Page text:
Credit Matters: Empirical Evidence on U.S. Macro-Financial Linkages

29 Pages Posted: 16 Jul 2008

See all articles by Tamim Bayoumi

Tamim Bayoumi

International Monetary Fund (IMF); Centre for Economic Policy Research (CEPR)

Ola Melander

Stockholm School of Economics

Date Written: July 2008

Abstract

This paper develops a framework for analyzing macro-financial linkages in the United States. We estimate the effects of a negative shock to banks' capital/asset ratio on lending standards, which in turn affect consumer credit, mortgages, and corporate loans, and the corresponding components of private spending (consumption, residential investment and business investment). In addition, our empirical model allows for feedback from spending and income to bank capital adequacy and credit. Hence, we trace the full credit cycle. An exogenous fall in the bank capital/asset ratio by one percentage point reduces real GDP by some 1½ percent through its effects on credit availability, while an exogenous fall in demand of 1 percent of GDP is gradually magnified to around 2 percent through financial feedback effects.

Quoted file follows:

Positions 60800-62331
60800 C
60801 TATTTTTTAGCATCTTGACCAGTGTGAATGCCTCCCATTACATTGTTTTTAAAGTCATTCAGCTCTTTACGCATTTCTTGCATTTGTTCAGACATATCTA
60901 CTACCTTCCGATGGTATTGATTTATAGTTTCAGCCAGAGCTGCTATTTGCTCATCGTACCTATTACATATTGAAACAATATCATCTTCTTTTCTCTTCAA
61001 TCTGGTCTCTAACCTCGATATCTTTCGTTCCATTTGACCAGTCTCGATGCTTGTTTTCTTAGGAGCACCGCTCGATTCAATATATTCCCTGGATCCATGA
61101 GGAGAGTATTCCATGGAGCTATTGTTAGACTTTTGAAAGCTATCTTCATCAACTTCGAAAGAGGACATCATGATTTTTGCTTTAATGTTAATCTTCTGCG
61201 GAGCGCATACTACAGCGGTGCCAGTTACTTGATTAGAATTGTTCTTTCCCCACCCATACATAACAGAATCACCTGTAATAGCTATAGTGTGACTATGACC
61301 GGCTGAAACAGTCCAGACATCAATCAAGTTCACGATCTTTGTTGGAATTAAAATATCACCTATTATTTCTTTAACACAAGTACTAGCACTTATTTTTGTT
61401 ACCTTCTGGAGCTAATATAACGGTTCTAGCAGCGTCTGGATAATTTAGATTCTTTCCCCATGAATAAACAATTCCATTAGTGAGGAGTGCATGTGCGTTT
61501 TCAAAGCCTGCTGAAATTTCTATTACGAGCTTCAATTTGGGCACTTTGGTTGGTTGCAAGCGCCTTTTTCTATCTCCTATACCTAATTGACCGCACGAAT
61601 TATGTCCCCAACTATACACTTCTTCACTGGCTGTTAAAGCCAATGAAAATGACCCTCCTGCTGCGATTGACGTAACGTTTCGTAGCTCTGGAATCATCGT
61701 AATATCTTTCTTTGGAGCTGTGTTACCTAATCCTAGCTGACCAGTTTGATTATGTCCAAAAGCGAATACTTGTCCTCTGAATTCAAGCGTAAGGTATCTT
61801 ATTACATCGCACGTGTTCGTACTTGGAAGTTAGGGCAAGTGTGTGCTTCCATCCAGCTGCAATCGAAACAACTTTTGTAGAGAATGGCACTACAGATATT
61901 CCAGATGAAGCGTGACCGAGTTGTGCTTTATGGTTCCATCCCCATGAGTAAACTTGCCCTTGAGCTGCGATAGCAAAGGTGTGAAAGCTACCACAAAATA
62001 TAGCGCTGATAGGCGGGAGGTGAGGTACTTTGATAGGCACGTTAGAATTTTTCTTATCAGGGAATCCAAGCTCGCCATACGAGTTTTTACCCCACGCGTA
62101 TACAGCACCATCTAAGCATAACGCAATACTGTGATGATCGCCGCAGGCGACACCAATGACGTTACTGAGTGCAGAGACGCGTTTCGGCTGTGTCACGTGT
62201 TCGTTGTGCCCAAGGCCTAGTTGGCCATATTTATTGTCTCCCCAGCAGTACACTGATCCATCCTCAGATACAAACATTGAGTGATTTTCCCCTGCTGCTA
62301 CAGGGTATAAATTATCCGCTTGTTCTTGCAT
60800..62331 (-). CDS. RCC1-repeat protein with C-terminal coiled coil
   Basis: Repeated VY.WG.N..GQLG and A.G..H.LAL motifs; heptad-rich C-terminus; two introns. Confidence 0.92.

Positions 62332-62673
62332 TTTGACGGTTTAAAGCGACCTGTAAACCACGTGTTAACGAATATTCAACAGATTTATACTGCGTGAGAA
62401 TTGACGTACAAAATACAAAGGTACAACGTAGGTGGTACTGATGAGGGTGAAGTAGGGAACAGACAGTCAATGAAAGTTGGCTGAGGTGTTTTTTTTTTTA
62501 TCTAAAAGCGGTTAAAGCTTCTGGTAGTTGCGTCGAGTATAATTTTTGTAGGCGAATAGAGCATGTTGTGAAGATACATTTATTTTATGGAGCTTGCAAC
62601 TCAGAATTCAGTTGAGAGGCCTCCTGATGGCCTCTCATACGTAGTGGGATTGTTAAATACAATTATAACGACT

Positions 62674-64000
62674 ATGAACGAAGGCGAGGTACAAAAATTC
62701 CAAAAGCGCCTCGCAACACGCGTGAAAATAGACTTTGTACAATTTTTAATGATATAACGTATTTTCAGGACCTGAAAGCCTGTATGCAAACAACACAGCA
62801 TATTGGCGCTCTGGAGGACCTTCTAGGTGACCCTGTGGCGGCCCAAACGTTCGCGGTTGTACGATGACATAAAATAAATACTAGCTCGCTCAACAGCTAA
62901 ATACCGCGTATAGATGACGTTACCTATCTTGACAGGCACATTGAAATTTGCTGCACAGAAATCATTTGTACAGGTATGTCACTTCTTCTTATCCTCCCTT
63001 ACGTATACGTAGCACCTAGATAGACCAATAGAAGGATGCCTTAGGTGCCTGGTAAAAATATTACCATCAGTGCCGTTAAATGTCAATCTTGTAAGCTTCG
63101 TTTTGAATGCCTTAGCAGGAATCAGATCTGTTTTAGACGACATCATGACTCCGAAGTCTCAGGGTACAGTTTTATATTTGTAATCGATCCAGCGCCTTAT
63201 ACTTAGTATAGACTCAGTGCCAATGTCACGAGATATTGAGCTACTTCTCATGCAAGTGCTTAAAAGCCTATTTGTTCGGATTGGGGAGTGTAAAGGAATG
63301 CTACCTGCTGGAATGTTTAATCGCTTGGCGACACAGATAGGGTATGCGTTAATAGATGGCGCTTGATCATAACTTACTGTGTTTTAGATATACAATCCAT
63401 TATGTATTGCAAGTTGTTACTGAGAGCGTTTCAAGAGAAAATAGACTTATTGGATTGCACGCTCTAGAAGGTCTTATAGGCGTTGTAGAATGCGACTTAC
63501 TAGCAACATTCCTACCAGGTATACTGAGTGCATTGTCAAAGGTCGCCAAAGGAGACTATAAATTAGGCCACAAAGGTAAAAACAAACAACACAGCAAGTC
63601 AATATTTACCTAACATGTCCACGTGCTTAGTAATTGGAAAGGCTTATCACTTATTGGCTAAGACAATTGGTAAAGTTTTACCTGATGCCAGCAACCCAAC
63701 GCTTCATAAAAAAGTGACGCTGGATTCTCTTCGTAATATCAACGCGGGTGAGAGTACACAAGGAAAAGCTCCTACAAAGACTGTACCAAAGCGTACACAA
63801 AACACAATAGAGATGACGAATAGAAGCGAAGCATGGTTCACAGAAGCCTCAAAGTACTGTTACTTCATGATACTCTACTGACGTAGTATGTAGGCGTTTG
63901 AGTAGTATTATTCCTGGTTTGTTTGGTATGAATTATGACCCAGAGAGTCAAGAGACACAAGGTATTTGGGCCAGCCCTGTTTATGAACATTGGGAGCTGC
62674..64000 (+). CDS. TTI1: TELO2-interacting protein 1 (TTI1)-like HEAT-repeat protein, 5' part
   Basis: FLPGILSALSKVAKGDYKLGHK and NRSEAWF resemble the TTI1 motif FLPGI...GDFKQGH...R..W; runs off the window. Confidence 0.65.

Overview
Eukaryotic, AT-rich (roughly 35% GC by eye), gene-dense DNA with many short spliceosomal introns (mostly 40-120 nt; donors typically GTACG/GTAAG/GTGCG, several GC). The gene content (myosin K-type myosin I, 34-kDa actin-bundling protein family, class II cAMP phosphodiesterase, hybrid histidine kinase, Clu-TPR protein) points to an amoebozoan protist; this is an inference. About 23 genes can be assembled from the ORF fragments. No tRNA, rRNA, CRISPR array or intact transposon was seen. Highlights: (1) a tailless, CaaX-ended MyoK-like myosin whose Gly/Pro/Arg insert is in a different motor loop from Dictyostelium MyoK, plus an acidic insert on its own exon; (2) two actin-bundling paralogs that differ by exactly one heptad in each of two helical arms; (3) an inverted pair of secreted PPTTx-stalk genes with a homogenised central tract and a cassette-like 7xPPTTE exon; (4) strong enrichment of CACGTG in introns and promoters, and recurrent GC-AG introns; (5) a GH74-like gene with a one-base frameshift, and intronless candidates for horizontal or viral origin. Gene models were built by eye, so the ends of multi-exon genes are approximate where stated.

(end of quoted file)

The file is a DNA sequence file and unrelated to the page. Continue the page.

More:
Keywords: United States, Credit, External shocks, Capital markets, Asset ratio, Consumer credit, Corporate sector, Loans, Gross domestic product

Suggested Citation

Bayoumi, Tamim and Melander, Ola, Credit Matters: Empirical Evidence on U.S. Macro-Financial Linkages (July 2008). IMF Working Papers, Vol. , pp. 1-27, 2008. Available at SSRN: https://ssrn.com/abstract=1160059

Tamim Bayoumi

International Monetary Fund (IMF) ( email )

700 19th Street NW
Washington, DC 20431
United States
202-623-6333 (Phone)
202-623-4795 (Fax)

Centre for Economic Policy Research (CEPR)

London
United Kingdom

Ola Melander (Contact Author)

Stockholm School of Economics ( email )

PO Box 6501
Stockholm, 11383
Sweden

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